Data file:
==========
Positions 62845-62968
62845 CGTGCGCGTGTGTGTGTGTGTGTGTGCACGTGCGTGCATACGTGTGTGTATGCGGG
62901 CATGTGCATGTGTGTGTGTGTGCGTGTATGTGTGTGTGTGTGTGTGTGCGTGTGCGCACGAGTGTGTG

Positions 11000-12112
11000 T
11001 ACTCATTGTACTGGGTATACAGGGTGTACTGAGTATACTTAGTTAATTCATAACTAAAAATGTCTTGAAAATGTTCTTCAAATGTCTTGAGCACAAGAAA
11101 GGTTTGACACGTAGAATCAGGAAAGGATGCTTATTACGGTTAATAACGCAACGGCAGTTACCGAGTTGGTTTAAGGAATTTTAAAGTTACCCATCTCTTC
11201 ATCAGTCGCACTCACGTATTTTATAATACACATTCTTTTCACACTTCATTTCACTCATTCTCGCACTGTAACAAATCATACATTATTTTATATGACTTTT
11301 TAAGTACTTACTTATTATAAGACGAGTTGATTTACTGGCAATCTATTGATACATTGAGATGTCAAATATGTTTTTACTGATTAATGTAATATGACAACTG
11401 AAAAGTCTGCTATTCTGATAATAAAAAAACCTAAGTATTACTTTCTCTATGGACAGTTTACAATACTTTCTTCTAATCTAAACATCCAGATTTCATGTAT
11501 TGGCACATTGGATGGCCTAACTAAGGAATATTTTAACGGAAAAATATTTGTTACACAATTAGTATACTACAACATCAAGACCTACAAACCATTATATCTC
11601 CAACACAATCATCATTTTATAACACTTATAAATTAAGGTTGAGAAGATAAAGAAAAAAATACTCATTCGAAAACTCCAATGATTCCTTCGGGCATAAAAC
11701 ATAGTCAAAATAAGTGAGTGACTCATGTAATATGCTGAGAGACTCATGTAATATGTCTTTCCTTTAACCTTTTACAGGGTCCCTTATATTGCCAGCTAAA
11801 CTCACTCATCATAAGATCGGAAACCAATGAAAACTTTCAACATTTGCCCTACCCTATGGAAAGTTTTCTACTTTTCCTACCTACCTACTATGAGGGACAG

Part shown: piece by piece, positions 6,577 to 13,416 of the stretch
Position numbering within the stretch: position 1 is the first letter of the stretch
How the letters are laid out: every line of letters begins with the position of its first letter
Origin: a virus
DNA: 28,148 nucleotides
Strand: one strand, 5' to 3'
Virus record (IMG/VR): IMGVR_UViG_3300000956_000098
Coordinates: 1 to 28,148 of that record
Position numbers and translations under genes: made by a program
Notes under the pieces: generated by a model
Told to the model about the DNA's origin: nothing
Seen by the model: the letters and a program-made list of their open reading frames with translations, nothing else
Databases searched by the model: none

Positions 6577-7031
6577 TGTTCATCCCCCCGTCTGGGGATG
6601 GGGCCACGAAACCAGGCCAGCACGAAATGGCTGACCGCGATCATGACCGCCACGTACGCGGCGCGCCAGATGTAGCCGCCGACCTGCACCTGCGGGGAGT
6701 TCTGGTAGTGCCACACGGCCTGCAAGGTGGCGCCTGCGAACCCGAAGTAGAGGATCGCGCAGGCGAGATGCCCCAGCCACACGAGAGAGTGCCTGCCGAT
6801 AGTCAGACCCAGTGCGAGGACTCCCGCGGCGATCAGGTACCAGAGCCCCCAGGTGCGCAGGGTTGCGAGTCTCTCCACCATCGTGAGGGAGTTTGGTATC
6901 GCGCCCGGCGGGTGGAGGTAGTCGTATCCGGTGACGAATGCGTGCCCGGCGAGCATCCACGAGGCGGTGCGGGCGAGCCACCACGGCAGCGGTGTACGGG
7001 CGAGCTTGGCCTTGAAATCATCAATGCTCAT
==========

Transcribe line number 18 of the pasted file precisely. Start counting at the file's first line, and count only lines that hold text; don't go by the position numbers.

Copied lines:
Origin: a virus